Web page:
Donald Trump works up a sweat at a Louisiana campaign rally
BATON ROUGE, LA – President Donald Trump worked up a sweat in a steamy Louisiana arena Wednesday night as he attempted to boost Republican businessman Eddie Rispone's effort to unseat incumbent Democratic Gov. John Bel Edwards in the nation's last governor's race of the year.
"It may be 120 degrees in this room," Trump told the crowd at the end of a rally in the northeastern Louisiana city of Monroe.
"Somebody is saving on air conditioning," Trump joked. "That's all right. You've always got to save a little money. You go home and you lose about nine pounds and you say, 'What happened?'"
The gubernatorial runoff election in Louisiana offers Trump an opportunity to pick up a win in a rare Democratic-held governor's seat in the Deep South and change the narrative after a pair of apparent setbacks this week for the Republican party in Kentucky and Virginia.
"You're going out to replace a radical, liberal Democrat as your governor," Trump said. "John Bel Edwards has not done the job."
Trump is going all in with the Louisiana governor's race.
The White House confirmed he would visit Bossier City on Nov. 14, two days before Louisiana voters head to polls. Trump also visited Lake Charles last month to encourage voters to back one of the Republicans ahead of the state's open primary. Because no candidate won a majority in the October primary, the top two vote-getters — Edwards and Rispone — advanced to the Nov. 16 runoff.
Trump told the friendly audience that a vote for Rispone is a vote for his agenda, which he said Democrats have tried to hamstring through an impeachment inquiry.
"The American people are fed up with Democrat lies, hoaxes, smears, slanders and scams. The Democrats' shameful conduct has created an angry majority. And that's what we are," Trump said. "We're a majority, and we're angry, that will vote the do-nothing Democrats out of office in 2020."
With Wednesday's visit to Monroe, Trump waded into the heart of the congressional district represented by Republican Ralph Abraham, the third-place finisher in last month's gubernatorial primary. Both Rispone and Edwards are competing for Abraham's voters. Polls show a tight race, with few undecided and both campaigns hoping Trump will mobilize voters in their bases.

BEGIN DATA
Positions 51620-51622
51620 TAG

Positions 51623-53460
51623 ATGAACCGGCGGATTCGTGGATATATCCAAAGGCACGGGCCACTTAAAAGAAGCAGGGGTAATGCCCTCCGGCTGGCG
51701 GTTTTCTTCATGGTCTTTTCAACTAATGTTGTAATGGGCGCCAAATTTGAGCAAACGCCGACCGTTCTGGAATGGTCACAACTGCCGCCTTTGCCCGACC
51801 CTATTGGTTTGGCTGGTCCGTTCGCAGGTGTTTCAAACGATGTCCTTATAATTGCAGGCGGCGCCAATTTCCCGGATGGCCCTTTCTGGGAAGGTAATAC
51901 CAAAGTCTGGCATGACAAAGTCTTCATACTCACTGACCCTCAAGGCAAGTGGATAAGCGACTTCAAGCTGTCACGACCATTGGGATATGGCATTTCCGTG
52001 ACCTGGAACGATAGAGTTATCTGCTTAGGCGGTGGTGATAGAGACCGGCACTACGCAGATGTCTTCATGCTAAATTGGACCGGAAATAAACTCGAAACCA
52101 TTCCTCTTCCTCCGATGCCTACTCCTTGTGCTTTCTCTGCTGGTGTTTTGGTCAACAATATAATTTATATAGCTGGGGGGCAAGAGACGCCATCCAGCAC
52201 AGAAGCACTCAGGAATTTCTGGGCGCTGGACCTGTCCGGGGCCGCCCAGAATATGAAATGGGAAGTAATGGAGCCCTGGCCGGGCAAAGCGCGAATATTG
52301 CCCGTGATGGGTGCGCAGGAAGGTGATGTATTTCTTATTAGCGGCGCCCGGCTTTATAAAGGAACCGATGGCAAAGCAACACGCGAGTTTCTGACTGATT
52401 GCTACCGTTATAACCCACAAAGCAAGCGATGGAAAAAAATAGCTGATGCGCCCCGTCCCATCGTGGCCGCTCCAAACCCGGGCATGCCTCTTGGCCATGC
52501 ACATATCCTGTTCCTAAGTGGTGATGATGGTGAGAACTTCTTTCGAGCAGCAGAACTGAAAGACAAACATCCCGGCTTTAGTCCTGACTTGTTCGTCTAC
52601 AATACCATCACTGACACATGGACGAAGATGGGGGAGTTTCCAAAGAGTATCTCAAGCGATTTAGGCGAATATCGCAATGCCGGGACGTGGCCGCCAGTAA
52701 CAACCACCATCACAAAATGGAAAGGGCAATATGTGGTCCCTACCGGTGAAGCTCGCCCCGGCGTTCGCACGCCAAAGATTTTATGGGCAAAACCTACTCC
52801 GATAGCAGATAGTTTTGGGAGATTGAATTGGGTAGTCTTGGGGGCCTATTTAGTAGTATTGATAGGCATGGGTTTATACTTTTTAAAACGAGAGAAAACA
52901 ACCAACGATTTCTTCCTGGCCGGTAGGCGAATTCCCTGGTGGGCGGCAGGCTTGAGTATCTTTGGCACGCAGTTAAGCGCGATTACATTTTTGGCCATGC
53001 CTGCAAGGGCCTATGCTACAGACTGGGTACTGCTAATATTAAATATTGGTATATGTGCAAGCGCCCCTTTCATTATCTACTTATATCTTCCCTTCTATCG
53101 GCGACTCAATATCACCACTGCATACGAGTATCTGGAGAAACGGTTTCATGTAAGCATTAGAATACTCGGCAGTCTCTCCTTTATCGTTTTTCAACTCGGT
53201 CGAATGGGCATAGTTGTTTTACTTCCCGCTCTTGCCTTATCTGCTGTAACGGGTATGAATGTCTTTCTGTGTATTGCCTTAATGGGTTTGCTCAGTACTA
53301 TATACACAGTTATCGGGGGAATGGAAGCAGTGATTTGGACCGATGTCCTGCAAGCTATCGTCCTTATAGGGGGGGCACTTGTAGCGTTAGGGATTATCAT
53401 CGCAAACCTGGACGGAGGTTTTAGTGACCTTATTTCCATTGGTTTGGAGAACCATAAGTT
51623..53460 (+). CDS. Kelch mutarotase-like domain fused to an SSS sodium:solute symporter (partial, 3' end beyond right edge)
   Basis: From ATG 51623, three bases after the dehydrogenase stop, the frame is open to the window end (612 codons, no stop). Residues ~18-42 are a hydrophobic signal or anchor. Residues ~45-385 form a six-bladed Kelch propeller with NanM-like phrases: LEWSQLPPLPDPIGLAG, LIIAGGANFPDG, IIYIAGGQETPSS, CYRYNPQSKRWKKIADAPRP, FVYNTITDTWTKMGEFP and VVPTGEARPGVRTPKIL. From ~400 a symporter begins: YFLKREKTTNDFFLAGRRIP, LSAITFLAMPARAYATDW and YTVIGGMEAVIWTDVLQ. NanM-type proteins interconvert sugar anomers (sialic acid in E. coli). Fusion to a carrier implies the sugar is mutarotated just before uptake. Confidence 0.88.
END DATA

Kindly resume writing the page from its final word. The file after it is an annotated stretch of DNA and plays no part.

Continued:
Trump called Abraham "a better man" than him for getting behind Rispone after a hard-fought primary. Abraham urged voters to get out the vote for Rispone.
"Eddie, let's get this thing done," Abraham said. "Put the horse in the barn."
A longtime Republican political donor who has poured millions of his own dollars into the campaign, Rispone has tied his candidacy to Trump, introducing himself to voters in TV ads by talking about his support for the president.
"We need a pro-Trump, good servant," Rispone said at the rally. "Someone who is not beholden to special interests, ... someone like Trump."
The owner of an industrial contracting firm, Rispone avoids many specifics about what he would do in office. He regularly compares himself to Trump, declaring both are "conservative outsiders."
Edwards, a former state lawmaker and military veteran, has downplayed national issues in favor of a defense of his own performance. Both anti-abortion and pro-gun, Edwards in many ways doesn't match the platform of the national Democratic Party. But he holds positions that helped him draw support in 2015 from the Republican and independent voters he needs to win again.
At a campaign stop Wednesday in Monroe, Edwards pointed to the Kentucky governor's race, where results showed Democrat Andy Beshear in the lead by a few thousand votes over Republican Gov. Matt Bevin, a Trump ally. Edwards said Kentucky voters didn't cast their ballots based on Trump's visits, and he expects Louisiana voters won't either. Trump had joined Bevin at a Kentucky rally hours before Tuesday's vote.
"The people of Louisiana, like the people of Kentucky, they will decide this race based on Louisiana issues, not Washington, D.C., issues," Edwards said.
At the Monroe rally, Trump was also joined by Louisiana's two Republican senators and two of its biggest TV celebrities: "Duck Dynasty" star Willie and Phil Robertson.
"I got it down to this," said Phil Robertson. "If you are pro-God and pro-America and pro-gun and pro-duck hunting, that's all I want."
Deslatte reported from Baton Rouge.
Follow Melinda Deslatte on Twitter at http://twitter.com/melindadeslatte
Copyright 2019 The Associated Press. All rights reserved. This material may not be published, broadcast, rewritten or redistributed.